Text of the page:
The Rjukan sun mirrors will allow a mountain village in Norway to enjoy sunlight in winter for the first time in human history. According to the Visit Norway tourist website, the popular town known for its waterfall and bungee jumping is deprived of sunlight for five months of the year because of the surrounding mountains.
The dark days run from September to March.
Therefore, The Mirror Project is now underway this summer to install mirrors which will capture the sunlight and redirect it down into the valley. “The square will become a sunny meeting place in a town otherwise in shadow,” they said.
The artist’s conception of the project can be seen in the above painting from Martin Andersen for The Mirror Project and Visit Norway.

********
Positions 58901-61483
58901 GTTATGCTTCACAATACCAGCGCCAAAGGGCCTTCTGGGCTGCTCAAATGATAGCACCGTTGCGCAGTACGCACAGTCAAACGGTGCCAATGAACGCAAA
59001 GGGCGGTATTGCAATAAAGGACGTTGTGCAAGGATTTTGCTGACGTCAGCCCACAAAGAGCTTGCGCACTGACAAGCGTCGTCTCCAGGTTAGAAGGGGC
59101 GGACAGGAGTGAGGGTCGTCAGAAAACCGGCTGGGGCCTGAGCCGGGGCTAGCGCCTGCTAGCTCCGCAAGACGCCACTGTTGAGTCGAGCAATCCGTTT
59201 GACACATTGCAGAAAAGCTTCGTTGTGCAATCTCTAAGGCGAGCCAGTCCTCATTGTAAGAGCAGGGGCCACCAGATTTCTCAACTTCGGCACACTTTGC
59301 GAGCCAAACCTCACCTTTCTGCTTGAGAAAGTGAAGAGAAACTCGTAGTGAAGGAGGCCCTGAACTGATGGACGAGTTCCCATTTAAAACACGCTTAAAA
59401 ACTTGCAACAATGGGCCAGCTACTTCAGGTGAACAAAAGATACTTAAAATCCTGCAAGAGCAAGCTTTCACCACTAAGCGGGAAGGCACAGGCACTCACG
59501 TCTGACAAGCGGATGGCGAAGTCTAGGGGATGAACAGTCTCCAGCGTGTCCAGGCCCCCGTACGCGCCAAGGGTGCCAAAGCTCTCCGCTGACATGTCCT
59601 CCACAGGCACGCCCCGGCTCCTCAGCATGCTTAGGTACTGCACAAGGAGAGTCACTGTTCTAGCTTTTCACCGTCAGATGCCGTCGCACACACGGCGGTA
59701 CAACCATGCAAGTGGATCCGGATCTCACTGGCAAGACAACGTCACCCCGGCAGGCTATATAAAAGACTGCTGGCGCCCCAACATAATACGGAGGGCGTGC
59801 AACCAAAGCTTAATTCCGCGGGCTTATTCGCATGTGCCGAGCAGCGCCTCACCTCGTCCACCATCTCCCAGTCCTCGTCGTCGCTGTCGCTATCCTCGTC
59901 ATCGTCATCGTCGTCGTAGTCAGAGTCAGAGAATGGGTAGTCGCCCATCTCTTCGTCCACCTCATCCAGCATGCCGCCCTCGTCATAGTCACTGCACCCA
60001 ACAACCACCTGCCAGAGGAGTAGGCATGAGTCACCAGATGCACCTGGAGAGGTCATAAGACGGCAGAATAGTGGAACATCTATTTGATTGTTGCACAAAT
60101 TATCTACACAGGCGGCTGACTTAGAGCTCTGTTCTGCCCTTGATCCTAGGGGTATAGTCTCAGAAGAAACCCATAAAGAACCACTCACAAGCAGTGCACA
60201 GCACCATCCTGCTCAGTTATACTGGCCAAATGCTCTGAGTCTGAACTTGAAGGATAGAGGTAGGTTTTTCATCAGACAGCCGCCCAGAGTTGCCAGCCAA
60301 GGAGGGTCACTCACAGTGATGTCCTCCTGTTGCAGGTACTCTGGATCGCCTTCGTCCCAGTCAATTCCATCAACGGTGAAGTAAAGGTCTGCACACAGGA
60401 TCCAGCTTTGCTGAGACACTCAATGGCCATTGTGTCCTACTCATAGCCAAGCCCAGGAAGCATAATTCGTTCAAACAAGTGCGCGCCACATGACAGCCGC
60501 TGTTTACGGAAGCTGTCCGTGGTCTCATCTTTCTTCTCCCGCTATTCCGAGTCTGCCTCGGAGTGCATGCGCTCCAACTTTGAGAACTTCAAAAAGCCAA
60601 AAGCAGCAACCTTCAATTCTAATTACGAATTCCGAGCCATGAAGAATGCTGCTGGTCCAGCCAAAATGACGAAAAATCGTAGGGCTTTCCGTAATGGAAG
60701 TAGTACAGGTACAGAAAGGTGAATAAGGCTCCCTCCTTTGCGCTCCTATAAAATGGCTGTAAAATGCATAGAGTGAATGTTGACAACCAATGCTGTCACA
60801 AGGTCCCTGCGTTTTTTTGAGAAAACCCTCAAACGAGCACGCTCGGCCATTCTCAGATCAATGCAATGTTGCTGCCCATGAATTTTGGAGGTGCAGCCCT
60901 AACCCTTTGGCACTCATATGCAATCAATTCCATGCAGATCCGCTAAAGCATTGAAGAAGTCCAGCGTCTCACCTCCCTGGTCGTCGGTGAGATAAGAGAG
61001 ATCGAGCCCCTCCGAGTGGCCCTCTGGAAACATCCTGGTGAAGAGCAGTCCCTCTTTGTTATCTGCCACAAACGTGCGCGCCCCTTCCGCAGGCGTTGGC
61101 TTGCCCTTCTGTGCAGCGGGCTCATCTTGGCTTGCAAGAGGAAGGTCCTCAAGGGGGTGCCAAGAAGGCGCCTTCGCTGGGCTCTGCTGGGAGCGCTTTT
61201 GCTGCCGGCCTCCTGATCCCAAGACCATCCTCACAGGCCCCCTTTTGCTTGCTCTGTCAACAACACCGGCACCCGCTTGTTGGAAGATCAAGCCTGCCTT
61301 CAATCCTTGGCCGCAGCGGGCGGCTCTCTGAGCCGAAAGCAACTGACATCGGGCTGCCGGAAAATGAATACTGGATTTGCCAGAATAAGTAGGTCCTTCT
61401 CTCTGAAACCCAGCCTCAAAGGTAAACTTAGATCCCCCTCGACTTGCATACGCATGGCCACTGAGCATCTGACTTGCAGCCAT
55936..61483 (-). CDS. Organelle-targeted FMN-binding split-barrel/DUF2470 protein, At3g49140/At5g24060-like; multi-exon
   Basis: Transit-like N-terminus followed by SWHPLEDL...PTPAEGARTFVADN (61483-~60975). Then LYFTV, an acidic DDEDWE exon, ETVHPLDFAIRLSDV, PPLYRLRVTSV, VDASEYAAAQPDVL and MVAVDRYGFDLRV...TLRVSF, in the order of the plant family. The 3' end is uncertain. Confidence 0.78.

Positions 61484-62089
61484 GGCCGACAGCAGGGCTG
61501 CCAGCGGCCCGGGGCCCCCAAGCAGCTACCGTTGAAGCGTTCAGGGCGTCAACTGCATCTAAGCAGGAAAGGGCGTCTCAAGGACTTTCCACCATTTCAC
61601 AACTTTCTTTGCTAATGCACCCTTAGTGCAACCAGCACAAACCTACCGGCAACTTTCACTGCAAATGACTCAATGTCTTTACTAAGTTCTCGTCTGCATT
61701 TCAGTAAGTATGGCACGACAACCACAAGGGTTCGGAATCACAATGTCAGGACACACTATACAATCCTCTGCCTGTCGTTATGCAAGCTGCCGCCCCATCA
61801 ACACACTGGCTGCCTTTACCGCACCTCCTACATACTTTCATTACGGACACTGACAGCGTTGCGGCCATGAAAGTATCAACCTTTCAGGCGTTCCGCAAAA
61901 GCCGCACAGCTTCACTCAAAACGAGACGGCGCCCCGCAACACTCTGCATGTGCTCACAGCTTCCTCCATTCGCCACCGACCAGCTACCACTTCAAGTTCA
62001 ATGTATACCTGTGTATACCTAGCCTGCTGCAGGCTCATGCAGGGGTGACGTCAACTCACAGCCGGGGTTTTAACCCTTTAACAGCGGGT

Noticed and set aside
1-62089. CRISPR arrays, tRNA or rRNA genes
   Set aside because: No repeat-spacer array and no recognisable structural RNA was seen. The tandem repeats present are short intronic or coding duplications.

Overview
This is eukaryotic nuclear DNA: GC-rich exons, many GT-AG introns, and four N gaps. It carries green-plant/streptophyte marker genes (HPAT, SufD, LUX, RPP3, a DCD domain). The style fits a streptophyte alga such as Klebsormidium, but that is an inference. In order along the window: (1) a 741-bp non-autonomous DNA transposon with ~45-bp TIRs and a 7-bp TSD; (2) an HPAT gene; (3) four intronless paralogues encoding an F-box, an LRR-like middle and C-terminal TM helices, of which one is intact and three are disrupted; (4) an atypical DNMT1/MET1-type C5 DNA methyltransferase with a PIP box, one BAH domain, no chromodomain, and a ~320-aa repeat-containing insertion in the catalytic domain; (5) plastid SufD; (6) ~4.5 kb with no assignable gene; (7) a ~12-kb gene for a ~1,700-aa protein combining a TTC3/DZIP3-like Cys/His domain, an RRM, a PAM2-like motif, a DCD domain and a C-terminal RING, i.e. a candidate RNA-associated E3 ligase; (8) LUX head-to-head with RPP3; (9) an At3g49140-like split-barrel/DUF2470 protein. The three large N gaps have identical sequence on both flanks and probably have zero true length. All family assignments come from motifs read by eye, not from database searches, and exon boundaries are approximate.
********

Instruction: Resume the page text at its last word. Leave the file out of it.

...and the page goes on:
As you can see on the Rjukan home page, the beautiful town in Norway’s Telemark region does enjoy a cable car that allows visitors and residents to travel to the top of the mountains for a wonderful 360 degree panoramic view. However, if you actually live there, it probably does get old hopping on a cable car for five months out of the year just to see the sun.
Channels Television said that helicopters are now working to install three giant mirrors into place some 1,500 feet high in the mountains surrounding the town. The heliostats, as the Rjukan sun mirrors are called, can track the sun and reflect the light down into the public square.
The project will cost the equivalent of over $800,000 but the high-tech project can even automatically wash its own mirrors. Can your town’s latest tourist gimmick do that?
The final test for The Mirror Project comes in September when the sun disappears and the Rjukan sun mirrors go into service for the first time.
[photo Rjukan sun mirror by Martin Andersen via The Mirror Project/VisitNorway]